We can all benefit from the following comments written by my friend and business colleague, Gary Epp, President of The SURVIS Group, a top-tier, Atlanta-based staffing and consulting firm.
An Anchor in a Storm
Where do you head during a storm? Our instincts urge us to find a protected harbor, drop an anchor and ride out the storm in relative safety. Diminutive Rear Admiral Grace Hopper whose towering intellect forced the U.S. Navy to twice recall her from retirement frequently remarked that “Ships in port are safe, but that’s not what ships are built for.”
During the current economic storm it might seem safest for your business or career to head for port and ride it out. Stay away from deep, rough water and minimize risk. However, your owners have entrusted you with their investment and expect more. Your employees have entrusted you with their livelihood and expect more. So, heading for a safe anchorage is out of the question.
Having led business teams through numerous stormy situations let me make three suggestions:
Clear the Clutter…One of the first rules of survival is eliminating every possible distraction that might disrupt your focus on those few elements crucial to surviving the storm. One of the fallacies that germinate during good times is the delusion that we can successfully juggle many things (projects, roles, etc.). On calm seas the amateur captain can both party and pilot the boat. However, during a storm piloting must become a focused task. Go back to the vision for your organization. Anything which does not explicitly and obviously support the vision must go. Stop it. Drop it. Eliminate it. A laser-like focus on a critical few priorities will help you succeed in a challenging environment.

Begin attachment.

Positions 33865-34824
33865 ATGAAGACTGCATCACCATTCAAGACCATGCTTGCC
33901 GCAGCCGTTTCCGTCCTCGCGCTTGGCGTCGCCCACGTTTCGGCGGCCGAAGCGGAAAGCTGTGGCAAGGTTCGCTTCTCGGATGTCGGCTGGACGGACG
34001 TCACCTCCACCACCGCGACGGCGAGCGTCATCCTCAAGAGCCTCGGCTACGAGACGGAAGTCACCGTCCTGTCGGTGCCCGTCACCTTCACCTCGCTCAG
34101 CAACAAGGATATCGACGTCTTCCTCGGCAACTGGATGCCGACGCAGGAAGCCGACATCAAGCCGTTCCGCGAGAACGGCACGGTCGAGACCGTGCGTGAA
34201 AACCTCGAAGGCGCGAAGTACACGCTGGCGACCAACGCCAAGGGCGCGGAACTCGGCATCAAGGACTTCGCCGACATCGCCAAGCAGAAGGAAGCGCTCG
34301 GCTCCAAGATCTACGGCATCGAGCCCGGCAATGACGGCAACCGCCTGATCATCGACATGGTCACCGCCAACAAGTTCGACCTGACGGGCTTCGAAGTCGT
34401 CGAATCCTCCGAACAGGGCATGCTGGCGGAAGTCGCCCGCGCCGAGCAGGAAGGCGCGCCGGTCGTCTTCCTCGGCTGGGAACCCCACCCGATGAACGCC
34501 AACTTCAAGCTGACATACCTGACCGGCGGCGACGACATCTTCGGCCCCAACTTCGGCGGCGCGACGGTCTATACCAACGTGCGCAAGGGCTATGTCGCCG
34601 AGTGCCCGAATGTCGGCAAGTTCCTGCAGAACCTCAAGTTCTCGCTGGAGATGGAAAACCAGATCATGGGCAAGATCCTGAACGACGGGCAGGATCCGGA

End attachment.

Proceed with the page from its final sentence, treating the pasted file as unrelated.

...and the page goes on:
Commitments—make 'em and keep 'em…The natural reaction of some is avoiding during difficult times anything which smacks of accountability. However, this risk averse posture produces an undesirable consequence. Business leaders may now view such people as non-contributing dead weight. In a drive for self preservation these individuals inadvertently increase the odds they will be cast overboard in order to lighten the load on the boat. Faith and fear cannot co-exist. Trust your talents. Step out and make commitments. If you’ve already cleared the clutter your odds of succeeding go up dramatically.
Communicate. Communicate. Communicate…Most storms produce wind and waves of varying size and direction. Responding to them requires constant adjustments. Storms also reduce the margin for error and shrink the time to react. Since every business person shares their “boat” with others, keeping everyone aligned during those frequent course corrections becomes crucial. These realities of storms place huge premiums on effective communication. Effective leaders and organizations increase the frequency of communication and install monitoring systems that empower and enable team members to see and react quicker to “waves” of change.
Take these three steps and you will become an “anchor” to which others cling during the storm.